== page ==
[In Chapman's book, Lambert goes on to discuss singing karaoke in Nashville, flying in to join the cast of Nashville Star, missing her family back in Texas, finding an apartment and writing songs.]
So you lived in Nashville totally for how long?
A year. Not including Nashville Star. Probably a year and a half in all.
I'm just going to shoot you one last, crazy question: can you remember the first time you ever heard the word "Nashville"?
Hmm ... (barely audible) heard the word "Nashville" ...
"No" is a perfectly acceptable answer. (laughs)
I can't remember the first time I heard the word. Nashville was just one of those places I was always hearing about. It was where the dreams came true.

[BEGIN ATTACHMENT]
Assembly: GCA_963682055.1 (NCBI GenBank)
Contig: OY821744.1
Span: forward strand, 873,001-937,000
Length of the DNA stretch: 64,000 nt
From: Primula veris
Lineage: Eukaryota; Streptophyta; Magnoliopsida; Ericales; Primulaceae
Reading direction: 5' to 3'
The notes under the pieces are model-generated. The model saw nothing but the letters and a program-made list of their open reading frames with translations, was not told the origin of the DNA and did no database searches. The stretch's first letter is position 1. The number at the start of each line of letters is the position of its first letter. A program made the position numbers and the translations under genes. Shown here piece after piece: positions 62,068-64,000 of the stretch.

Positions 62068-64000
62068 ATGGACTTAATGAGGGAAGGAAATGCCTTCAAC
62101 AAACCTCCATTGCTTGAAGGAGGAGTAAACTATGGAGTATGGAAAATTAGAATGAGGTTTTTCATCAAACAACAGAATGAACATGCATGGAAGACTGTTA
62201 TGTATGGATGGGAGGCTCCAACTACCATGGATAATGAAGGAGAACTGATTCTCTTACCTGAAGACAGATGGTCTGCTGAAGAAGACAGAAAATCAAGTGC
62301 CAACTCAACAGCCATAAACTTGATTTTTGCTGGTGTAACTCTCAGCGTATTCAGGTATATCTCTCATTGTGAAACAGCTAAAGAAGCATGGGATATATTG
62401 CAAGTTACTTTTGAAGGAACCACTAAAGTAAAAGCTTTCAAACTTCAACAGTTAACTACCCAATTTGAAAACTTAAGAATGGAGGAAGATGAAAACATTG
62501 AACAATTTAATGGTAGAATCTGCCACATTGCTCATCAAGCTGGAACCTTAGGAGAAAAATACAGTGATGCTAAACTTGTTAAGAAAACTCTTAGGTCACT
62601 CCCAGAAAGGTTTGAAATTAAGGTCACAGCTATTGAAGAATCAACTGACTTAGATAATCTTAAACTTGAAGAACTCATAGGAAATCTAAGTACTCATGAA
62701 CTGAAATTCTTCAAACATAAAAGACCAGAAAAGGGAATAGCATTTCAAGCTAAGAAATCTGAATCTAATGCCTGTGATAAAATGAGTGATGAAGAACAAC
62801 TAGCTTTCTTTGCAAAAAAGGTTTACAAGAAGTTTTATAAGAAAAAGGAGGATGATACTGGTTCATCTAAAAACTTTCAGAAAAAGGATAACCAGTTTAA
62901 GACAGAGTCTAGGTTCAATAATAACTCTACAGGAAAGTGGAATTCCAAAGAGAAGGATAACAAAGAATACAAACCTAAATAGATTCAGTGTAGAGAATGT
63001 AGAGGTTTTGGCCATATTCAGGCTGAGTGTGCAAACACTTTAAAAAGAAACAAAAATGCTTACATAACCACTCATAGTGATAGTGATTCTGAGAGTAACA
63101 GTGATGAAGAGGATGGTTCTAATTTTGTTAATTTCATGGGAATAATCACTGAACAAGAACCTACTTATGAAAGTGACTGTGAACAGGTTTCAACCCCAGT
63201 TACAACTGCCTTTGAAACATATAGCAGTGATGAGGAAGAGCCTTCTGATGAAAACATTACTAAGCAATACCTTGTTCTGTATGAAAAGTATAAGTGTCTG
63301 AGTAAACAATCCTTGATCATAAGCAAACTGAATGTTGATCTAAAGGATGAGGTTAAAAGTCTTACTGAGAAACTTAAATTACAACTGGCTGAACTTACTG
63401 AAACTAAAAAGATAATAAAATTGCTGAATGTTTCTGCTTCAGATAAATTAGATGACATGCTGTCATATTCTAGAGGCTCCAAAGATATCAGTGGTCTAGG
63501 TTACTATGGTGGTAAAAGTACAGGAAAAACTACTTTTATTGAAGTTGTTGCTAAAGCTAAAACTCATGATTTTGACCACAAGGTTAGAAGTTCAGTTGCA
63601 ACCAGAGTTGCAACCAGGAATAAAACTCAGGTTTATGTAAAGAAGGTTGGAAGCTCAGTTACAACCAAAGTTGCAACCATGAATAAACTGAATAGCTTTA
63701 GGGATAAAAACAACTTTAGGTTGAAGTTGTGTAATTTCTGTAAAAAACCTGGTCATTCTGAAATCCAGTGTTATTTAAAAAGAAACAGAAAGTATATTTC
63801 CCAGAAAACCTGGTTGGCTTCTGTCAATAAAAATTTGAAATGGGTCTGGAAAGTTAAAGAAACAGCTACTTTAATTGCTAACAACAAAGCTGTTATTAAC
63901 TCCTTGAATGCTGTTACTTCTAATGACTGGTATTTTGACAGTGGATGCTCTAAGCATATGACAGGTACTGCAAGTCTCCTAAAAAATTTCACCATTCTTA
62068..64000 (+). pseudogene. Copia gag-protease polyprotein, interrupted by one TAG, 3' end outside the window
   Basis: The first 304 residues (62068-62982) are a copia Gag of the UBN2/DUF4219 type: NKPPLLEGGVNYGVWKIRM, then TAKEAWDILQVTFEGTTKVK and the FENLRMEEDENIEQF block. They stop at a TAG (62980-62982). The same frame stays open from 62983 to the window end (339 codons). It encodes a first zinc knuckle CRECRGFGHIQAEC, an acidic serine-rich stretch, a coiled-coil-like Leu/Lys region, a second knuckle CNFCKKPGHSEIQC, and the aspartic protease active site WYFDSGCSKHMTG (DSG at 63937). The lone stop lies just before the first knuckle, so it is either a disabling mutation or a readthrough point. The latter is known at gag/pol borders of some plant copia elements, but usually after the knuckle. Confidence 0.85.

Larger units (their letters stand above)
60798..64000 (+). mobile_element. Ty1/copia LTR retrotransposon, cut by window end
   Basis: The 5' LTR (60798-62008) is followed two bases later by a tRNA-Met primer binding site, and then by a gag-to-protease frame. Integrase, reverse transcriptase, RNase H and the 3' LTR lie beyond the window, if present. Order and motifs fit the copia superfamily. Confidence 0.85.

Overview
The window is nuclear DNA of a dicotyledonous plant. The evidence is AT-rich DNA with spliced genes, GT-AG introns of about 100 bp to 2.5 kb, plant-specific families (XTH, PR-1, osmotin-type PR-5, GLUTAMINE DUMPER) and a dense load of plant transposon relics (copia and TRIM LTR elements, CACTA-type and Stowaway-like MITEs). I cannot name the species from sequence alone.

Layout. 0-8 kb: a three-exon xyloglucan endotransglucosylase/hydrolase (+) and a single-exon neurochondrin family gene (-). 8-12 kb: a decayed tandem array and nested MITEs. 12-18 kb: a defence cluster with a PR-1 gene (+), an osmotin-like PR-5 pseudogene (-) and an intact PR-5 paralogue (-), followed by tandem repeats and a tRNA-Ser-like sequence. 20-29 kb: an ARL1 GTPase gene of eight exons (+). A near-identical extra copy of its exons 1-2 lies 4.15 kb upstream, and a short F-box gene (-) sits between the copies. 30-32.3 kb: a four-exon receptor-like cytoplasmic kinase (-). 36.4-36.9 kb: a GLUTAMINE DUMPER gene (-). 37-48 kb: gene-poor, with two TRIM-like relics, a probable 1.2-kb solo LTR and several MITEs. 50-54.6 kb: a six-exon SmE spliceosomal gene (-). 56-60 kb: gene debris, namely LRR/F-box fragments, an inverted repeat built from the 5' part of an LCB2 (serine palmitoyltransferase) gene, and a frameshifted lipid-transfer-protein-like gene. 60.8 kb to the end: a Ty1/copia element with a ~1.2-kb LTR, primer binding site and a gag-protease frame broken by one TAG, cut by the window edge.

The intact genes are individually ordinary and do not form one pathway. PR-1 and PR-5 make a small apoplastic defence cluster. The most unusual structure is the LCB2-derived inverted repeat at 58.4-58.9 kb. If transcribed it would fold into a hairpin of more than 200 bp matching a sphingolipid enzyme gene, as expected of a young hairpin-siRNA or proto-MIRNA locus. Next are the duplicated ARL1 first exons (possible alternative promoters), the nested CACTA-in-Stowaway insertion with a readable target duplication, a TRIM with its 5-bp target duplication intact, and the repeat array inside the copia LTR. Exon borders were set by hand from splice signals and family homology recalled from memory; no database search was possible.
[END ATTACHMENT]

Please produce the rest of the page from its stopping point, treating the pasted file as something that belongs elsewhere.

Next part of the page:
Your father had the dream, right?
Yeah. He had a band, like, before I was born. He was a singer-songwriter.
Do you feel that, in a way, you're living out his dream?
He never knew I would be doing this, but he was excited when I decided to. But growing up, I don't remember the first time I heard it [the word "Nashville"], but every time somebody would say "Nashville," I always got a little flutter in my stomach.
Excerpted with permission from They Came to Nashville by Marshall Chapman, published by Vanderbilt University Press and Country Music Foundation Press.